The Meat of the Matter

Nutrition is one of the most important and most frequently discussed aspects of veterinary medicine. A balanced and nutritious diet is essential to help our feline companions enjoy a long and healthy life. Cats have evolved to become obligate carnivores, which means their nutritional needs are met by eating a diet that consists primarily of animal-based proteins. In the wild, this would include birds, mice and other small rodents. Domesticated cats have developed their own unique physiological and anatomical adaptions to assist with consuming a strictly carnivorous diet. Healthy indoor cats should be fed a diet higher in protein and lower in carbohydrates than other animals. Cats depend primarily on protein for energy. During growth, kittens will need more protein
than adults; as adults, cats need more than twice the adult dog or human protein requirements. Nutritional needs will change in relation to certain disease processes in cats. There are a variety of veterinary diets that are developed and formulated to address the highly specific nutritional needs of certain
feline diseases. These are the four most common diseases in cats in which a special diet may be indicated:

DIABETES – Diabetic cats most commonly suffer from non-insulin-dependent diabetes, meaning their pancreas still produces insulin, which helps break down sugars to provide energy for the body. However, the pancreas tends to not produce enough insulin to meet their body’s needs. In cats, if their metabolism is corrected before permanent damage to the pancreas occurs, there is a potential that the diabetes may be reversed. Diet is essential in this
process. Diabetic cats should be fed a lowcarbohydrate, low-fibre diet that is also high in protein. Studies have found that cats fed these diets were more likely to revert to a non-insulin-dependent state compared to cats fed a moderate carbohydrate, high-fibre diet. There is a variety of specific dry and canned veterinary therapeutic diets available on the market for diabetic cats that meet their unique nutritional needs.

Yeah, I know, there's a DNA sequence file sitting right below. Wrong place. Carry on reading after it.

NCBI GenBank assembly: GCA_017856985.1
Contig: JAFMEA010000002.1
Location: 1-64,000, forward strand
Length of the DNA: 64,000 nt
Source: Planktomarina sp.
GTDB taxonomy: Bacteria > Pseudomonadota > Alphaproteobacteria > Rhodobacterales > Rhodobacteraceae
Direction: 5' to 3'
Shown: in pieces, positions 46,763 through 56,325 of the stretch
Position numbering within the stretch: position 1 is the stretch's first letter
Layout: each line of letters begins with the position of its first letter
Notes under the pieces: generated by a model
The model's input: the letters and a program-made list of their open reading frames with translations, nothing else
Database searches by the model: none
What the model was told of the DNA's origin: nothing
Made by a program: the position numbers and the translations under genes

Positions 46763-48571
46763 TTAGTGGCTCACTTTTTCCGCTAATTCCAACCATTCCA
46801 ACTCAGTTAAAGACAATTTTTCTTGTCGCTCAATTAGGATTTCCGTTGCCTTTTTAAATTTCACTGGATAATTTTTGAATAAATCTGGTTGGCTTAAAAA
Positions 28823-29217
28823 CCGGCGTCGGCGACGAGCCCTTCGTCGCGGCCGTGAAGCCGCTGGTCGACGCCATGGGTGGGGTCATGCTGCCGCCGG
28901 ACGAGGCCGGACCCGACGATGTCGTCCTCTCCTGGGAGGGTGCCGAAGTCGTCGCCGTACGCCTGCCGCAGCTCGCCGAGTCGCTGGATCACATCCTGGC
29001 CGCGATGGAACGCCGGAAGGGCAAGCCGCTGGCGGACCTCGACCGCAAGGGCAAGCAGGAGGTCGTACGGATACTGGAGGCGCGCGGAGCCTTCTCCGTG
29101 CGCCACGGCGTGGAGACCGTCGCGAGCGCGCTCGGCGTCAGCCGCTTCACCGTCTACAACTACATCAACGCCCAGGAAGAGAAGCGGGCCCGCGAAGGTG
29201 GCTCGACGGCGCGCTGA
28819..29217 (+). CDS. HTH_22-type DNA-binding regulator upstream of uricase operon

OBESITY – Up to 50% of cats in developed countries between five and 10 years of age are either overweight or obese. Obesity can be often attributed to the loss of natural activities, including play, stalking and hunting. In addition, many cats are free fed diets high in carbohydrates and fats, which can lead to overeating and an excess of consumed calories. Current evidence suggests that feeding diets with more than 40% protein (on an energy basis) is important to facilitate weight loss and maintain a lean body mass. Feeding a high-protein, low-fat diet in combination with increased activity and play is essential to achieve weight loss in overweight and obese cats.

CHRONIC KIDNEY DISEASE – Cats with mid- to end-stage kidney disease should be fed a protein-restrictive diet that is also low in phosphorous. As important as protein is to feline health, it can be very hard on diseased kidney function. Canned diets are preferred for cats suffering from kidney disease, as they are higher in water content in comparison to dry diets. The higher water composition aids in keeping the body hydrated and flushing kidney toxins
out of the body through urine. In addition, supplementing kidney diets with omega-3 fatty acids can help reduce inflammation and aid kidney function. There are numerous veterinary therapeutic diets available in a variety of flavours to help preserve and support kidney function.

FOOD ALLERGIES/SENSITIVITIES – Many cats suffer from food allergies and/or sensitivities. Cats may present with skin disease (skin infections, itching, scabbing) or chronic gastrointestinal issues (vomiting, soft stools, diarrhea). Many cats have allergies and sensitivities to common protein sources, including chicken, fish and beef. Providing a novel protein diet, meaning a diet consisting of a protein source that the cat has never had, can help correct this. The immune system usually does not recognize these protein sources and thus does not cause overreaction, which can result in skin and gastrointestinal symptoms. Common novel protein sources include venison, duck, rabbit and even kangaroo. There are many diets available commercially
for cats of all ages and health states. Consult your veterinarian, who can help you choose the most optimal diet for your feline friend to ensure a healthy and happy life.

Andrea Smith BSc, DVM, CCRP (candidate) is an associate veterinarian at the Don Mills Veterinary Practice in Toronto. drsmith@donmillsvet.com.

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